(Submitted March 25, 1997)
With government spending cuts, is it possible that
NASA could offer commercial flights into orbit to the
average citizen? Also I've read that Ron Howard
took a flight on "the vomit comet" aircraft to research
the film Apollo 13, and he and some other actors flew
to altitudes where near weightlessness was achieved.
How much did it cost and could I do the same?
Your first question is about NASA, government cuts, and the possibility
of commercial space flight for the average citizen. We are not aware of any
effort by NASA to allow citizens in space other than the trained astronauts
selected by NASA. The only effort we are aware of to put citizens in space
is a program called Hankoh-Maru, a theoretical concept study in space
tourism by the Japanese space program. You can learn more about Hankoh-
Maru from the November 1996 issue of Aerospace America.
Your second question is about "the vomit comet" and its use in
Apollo 13. The "vomit comet" is a NASA aircraft which is flown to high
altitude and then sent into a ballistic parabolic dive, which it pulls
out of at a much lower altitude. People in the plane "free-fall"
dive, temporarily simulating zero g. The rather descriptive
name for the plane comes from the common experience of stomach queasiness
many people feel in free-fall. You may experience the same queasiness when
you ride on a roller coaster ... which often has a ballistic arc much
like the NASA aircraft only lasting a much shorter time. If you like
free-fall, it is easy to experience it. Bungee jumping and sky diving are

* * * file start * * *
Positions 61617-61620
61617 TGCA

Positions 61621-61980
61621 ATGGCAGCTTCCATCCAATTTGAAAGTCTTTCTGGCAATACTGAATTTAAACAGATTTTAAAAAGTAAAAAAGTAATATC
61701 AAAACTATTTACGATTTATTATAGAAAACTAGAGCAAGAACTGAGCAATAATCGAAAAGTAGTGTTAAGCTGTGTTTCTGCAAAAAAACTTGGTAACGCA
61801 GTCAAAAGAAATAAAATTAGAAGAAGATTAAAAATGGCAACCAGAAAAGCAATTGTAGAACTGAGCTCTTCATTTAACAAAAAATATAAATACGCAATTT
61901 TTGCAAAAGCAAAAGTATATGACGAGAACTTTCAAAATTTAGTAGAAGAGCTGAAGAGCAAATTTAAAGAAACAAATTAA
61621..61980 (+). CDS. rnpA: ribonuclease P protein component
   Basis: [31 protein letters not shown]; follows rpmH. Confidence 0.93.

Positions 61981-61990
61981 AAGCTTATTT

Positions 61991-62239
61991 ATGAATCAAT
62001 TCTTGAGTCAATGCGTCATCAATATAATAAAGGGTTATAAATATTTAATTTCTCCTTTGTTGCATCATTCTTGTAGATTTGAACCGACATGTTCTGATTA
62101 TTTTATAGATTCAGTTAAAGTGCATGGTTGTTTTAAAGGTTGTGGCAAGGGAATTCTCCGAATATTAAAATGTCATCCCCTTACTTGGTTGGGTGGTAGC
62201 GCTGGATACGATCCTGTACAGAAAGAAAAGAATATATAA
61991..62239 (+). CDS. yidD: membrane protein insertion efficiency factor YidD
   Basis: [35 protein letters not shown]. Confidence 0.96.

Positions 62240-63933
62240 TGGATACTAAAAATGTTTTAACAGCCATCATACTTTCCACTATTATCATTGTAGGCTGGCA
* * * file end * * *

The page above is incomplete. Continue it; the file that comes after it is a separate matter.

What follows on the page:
The zero-g simulation aircraft is used by NASA for fairly specific
purposes. Most often it is included as part of zero-g training and testing for
astronauts and for experiment packages to fly in space, especially
industrial applications which intend to use zero-g environment to grow
ultra-pure crystals and such. The minute or so of zero-g which occurs allows
testing of equipment to find and fix problems prior to actual use in space.
It is not a service available to the general public.
The Apollo 13 film crew obtained special permission (and undoubtedly
paid a good deal for the services) to film zero-g sequences in the movie. The
realistic portrayal of zero-g in the film was made possible by
filming in one minute segments inside the aircraft....and a realistic
portrayal of space can only serve to help NASA achieve its goal of public
space science and exploration education. Our library does not
subscribe to Life magazine, but we recall that there is a good article on
the filming of Apollo 13 and specific mention of the filming on the "Vomit
Comet" around the time the movie came out. Check issues from July or maybe
even June of 1995.
Jesse Allen, Gail Rohrbach, and Laura Whitlock
for "Ask an Astrophysicist"
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